By Nidal al-Mughrabi and Maayan Lubell
GAZA/JERUSALEM (Reuters) -Israel and the Palestinian Islamic Jihad militant group declared a truce late on Sunday, raising hopes of an end to the most serious flare-up on the Gaza frontier in more than a year.
Israeli forces pounded Palestinian targets through the weekend, triggering rocket attacks against its cities, which largely tapered off by the time the truce came into effect at 23:30 (20:30 GMT).
It was announced in separate statements by Islamic Jihad and then Israel, who both thanked Egypt for mediating the ceasefire.
The three-day clashes echoed preludes to previous Gaza wars, though they were relatively contained as Hamas, the governing Islamist group in the Gaza Strip and a more powerful force than Iranian-backed Islamic Jihad, had so far stayed out.
Gaza officials said 44 Palestinians, almost half of them civilians and including children, had so far been killed. The rockets have threatened much of southern Israel and sent residents in cities including Tel Aviv and Ashkelon to shelters.
Israel launched what it called pre-emptive strikes on Friday against what it anticipated would be an Islamic Jihad attack meant to avenge the arrest of a leader of the group, Bassam al-Saadi, in the occupied West Bank.
In response, Islamic Jihad fired hundreds of rockets at Israel. At a news conference in Tehran, the group’s leader Ziyad al-Nakhala, said Cairo would “work to secure the release” of al-Saadi. Israeli and Egyptian officials did not immediately respond to requests for comment.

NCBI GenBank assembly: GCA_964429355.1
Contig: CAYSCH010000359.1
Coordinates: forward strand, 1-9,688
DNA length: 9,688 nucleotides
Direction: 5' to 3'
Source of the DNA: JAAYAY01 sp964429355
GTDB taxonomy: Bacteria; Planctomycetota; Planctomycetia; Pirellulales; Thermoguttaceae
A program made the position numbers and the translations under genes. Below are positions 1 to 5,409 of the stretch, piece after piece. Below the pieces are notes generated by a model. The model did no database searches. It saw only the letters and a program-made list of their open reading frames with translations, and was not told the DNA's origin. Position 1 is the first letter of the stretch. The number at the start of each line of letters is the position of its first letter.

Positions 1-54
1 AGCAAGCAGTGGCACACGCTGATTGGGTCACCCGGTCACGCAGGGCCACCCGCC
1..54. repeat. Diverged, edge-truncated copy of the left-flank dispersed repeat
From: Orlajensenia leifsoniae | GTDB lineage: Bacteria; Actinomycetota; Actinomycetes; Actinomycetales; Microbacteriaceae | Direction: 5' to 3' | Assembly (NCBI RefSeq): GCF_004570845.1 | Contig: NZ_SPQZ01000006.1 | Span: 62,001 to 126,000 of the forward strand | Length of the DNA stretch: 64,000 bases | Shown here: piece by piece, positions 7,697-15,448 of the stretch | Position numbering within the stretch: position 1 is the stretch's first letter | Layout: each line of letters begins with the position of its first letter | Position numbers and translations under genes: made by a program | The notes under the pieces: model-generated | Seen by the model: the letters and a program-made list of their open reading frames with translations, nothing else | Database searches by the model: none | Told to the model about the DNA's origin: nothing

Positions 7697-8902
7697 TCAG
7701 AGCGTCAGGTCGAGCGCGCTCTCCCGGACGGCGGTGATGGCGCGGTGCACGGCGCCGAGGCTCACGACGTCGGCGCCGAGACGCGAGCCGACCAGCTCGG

On Sunday, Islamic Jihad extended its range to fire toward Jerusalem in what it described as retaliation for the overnight killing of its southern Gaza commander by Israel – the second such senior officer it has lost in the fighting.
Israel said its Iron Dome interceptor shot down the rockets just west of the city. The military said others had fallen short, causing several Gaza fatalities, while Hamas said all the Palestinian deaths were caused by the Israeli strikes.
In a statement, U.S. President Joe Biden welcomed the truce and called for an investigation into civilian casualties, whether they were caused by Israeli strikes or by Islamic Jihad rockets that reportedly fell inside Gaza.
Dazed by another surge of bloodshed – after outbreaks of war in 2008-09, 2012, 2014 and last year – Palestinians picked through the ruins of houses to salvage belongings.
“Who wants a war? No one. But we also don’t like to keep silent when women, children and leaders are killed,” said a Gaza taxi driver who identified himself only as Abu Mohammad. “An eye for an eye.”
(Additional reporting by Ali Sawafta Ramallah; Dan Williams in Jerusalem and Ahmed Mohamed Hassan in Cairo; writing by Dan Williams; editing by Mark Heinrich, John Stonestreet and Diane Craft)